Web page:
Knowledge graphs (and other SERP features) are a way for Google to directly answer a user query in search without having to click on a website.
Research we did a couple of years ago scraping 100’s of knowledge graphs in search results + analysing with Google’s Natural Language API gave us some key insights into the structure of text that Google & users favours.
Key points are:
– Use assertive language.
– Content that appeared in the knowledge graph usually was in the first paragraph or directly below the heading.
– The text needs to be straight to the point with no fluff.
Based on this and looking at the syntax of how words fit together we came up with a blueprint of how to structure content that would be inline with how knowledge graphs are displayed:
[Entity] >[Literal Explainer] >[Relevancy] > [Practicality] > [Resolve].
- Entity– A thing, name, object or product.
- Literal Explainer – articulate in text form a vivid description of the entity.
- Relevancy– Origins and context.
- Practicality – It’s use
- Resolve – Interest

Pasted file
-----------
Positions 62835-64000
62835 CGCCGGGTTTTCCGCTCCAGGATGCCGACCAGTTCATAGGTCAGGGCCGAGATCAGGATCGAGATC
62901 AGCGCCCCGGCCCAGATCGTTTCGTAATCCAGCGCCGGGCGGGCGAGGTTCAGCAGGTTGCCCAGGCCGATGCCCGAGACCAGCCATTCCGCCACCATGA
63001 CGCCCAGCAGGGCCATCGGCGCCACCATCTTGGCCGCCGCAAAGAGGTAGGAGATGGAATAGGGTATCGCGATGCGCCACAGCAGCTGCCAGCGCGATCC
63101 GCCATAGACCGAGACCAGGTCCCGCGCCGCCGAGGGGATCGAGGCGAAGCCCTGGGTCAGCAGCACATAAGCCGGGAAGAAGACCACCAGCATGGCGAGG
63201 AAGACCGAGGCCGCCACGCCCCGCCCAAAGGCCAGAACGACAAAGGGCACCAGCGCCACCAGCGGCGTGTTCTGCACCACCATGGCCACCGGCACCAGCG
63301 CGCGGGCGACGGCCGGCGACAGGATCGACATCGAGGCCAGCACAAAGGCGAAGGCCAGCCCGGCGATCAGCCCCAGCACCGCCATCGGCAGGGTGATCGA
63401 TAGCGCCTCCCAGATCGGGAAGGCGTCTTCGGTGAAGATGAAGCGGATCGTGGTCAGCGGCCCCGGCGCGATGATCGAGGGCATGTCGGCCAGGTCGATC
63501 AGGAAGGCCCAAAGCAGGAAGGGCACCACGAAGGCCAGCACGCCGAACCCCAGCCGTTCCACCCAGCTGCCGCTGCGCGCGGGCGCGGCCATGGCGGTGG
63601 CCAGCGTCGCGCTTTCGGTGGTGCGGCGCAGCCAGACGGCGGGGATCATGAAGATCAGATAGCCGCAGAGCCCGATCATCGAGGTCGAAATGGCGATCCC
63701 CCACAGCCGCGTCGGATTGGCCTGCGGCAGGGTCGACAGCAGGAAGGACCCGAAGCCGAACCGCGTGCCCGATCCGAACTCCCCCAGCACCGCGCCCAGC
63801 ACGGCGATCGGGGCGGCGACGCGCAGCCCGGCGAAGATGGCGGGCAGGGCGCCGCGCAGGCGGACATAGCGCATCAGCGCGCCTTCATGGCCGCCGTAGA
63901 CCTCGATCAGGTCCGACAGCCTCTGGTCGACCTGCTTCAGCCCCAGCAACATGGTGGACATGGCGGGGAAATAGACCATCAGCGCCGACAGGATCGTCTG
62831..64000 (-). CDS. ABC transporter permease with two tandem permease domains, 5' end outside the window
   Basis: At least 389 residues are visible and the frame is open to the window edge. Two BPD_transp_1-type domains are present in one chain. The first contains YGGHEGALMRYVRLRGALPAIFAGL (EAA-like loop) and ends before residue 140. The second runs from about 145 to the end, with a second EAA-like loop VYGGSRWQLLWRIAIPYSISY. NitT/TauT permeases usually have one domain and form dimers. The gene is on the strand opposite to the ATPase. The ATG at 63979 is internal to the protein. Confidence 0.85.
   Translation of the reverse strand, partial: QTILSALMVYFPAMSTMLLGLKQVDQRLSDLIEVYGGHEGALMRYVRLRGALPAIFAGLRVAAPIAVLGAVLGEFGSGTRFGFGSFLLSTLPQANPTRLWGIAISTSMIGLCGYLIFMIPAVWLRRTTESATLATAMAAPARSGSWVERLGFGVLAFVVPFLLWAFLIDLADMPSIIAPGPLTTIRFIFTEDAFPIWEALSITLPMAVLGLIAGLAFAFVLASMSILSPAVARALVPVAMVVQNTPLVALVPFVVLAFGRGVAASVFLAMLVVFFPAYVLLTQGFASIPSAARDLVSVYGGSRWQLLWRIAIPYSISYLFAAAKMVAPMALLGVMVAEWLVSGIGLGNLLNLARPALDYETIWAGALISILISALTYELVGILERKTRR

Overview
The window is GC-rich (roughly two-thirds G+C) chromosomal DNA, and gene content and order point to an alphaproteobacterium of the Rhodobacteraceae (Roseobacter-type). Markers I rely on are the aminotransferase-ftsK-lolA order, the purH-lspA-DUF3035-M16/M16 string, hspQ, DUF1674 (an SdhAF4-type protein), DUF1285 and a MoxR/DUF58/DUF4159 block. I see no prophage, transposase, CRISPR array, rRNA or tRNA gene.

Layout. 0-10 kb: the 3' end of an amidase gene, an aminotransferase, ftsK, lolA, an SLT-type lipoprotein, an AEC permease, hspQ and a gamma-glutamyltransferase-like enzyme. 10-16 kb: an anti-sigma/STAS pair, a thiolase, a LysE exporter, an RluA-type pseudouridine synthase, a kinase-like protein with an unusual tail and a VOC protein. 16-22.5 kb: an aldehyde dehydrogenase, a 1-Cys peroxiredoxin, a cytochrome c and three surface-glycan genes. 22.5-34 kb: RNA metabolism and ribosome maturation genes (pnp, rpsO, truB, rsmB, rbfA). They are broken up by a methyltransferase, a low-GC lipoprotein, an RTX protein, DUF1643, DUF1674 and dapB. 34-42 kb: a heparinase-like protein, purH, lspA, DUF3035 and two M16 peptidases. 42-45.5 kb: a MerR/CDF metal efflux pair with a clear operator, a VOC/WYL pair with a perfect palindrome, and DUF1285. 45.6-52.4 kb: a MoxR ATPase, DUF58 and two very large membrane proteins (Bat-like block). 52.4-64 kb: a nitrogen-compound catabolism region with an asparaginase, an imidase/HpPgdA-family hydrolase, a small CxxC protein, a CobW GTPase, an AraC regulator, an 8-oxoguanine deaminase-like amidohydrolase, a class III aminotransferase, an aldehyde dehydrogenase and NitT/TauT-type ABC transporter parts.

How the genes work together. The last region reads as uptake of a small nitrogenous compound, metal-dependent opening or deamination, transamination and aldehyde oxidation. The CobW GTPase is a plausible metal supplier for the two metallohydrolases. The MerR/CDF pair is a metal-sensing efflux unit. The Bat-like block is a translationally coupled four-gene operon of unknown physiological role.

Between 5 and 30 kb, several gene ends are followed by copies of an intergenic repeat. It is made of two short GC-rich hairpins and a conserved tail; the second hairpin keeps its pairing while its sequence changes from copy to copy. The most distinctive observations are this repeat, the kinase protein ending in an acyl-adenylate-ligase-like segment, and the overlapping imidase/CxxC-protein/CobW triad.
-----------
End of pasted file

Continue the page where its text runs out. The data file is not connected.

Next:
Obviously there’s other criteria beyond text that determines wether your content will appear like authority of your website but we’ve had some great success using this template just from a ranking perspective. Which can work on anything from product pages to long-form pieces of content.
If you’re interested about Google’s Knowledge Graphs and how they work here is some key resources:
- Bill Slawski – Various Articles on Knowledge Graphs
- Jason Barnard – Entities and Knowledge Panels
- Google – How Google’s Knowledge Graph works
- Aleh Barysevich – How To Maximize Your Reach Using Google’s Knowledge Graph
- Andrea Volpini – Build a Smarter Knowledge Graph to boost SEO
If you have any other ways of tackling knowledge graphs feel free to drop a comment as it would be interesting to hear!